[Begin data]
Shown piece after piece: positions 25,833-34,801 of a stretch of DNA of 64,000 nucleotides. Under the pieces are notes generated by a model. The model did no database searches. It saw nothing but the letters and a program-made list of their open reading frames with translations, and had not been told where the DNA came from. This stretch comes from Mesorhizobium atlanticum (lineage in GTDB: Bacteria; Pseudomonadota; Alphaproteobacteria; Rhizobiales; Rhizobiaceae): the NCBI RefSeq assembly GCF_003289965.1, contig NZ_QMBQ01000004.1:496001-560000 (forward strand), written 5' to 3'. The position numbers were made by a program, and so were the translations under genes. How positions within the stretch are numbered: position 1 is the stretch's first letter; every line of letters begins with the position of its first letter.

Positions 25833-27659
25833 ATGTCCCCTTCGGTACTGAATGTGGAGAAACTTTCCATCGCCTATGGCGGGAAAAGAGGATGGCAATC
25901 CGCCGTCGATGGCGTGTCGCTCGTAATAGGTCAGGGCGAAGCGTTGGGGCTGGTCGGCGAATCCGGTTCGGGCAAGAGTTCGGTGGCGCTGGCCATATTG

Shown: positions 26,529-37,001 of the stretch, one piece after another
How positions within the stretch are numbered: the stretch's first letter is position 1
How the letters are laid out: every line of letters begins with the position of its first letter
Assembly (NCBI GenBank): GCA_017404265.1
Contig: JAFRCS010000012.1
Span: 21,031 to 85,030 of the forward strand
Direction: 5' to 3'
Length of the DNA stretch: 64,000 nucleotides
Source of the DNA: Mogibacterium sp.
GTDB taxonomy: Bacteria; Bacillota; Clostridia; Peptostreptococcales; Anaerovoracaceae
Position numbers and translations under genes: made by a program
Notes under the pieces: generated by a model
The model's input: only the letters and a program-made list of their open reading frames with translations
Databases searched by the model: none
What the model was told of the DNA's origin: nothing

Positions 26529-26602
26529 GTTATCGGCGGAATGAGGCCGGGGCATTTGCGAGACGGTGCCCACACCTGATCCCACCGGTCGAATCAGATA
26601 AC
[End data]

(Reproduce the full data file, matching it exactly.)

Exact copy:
Shown piece after piece: positions 25,833-34,801 of a stretch of DNA of 64,000 nucleotides. Under the pieces are notes generated by a model. The model did no database searches. It saw nothing but the letters and a program-made list of their open reading frames with translations, and had not been told where the DNA came from. This stretch comes from Mesorhizobium atlanticum (lineage in GTDB: Bacteria; Pseudomonadota; Alphaproteobacteria; Rhizobiales; Rhizobiaceae): the NCBI RefSeq assembly GCF_003289965.1, contig NZ_QMBQ01000004.1:496001-560000 (forward strand), written 5' to 3'. The position numbers were made by a program, and so were the translations under genes. How positions within the stretch are numbered: position 1 is the stretch's first letter; every line of letters begins with the position of its first letter.

Positions 25833-27659
25833 ATGTCCCCTTCGGTACTGAATGTGGAGAAACTTTCCATCGCCTATGGCGGGAAAAGAGGATGGCAATC
25901 CGCCGTCGATGGCGTGTCGCTCGTAATAGGTCAGGGCGAAGCGTTGGGGCTGGTCGGCGAATCCGGTTCGGGCAAGAGTTCGGTGGCGCTGGCCATATTG

Shown: positions 26,529-37,001 of the stretch, one piece after another
How positions within the stretch are numbered: the stretch's first letter is position 1
How the letters are laid out: every line of letters begins with the position of its first letter
Assembly (NCBI GenBank): GCA_017404265.1
Contig: JAFRCS010000012.1
Span: 21,031 to 85,030 of the forward strand
Direction: 5' to 3'
Length of the DNA stretch: 64,000 nucleotides
Source of the DNA: Mogibacterium sp.
GTDB taxonomy: Bacteria; Bacillota; Clostridia; Peptostreptococcales; Anaerovoracaceae
Position numbers and translations under genes: made by a program
Notes under the pieces: generated by a model
The model's input: only the letters and a program-made list of their open reading frames with translations
Databases searched by the model: none
What the model was told of the DNA's origin: nothing

Positions 26529-26602
26529 GTTATCGGCGGAATGAGGCCGGGGCATTTGCGAGACGGTGCCCACACCTGATCCCACCGGTCGAATCAGATA
26601 AC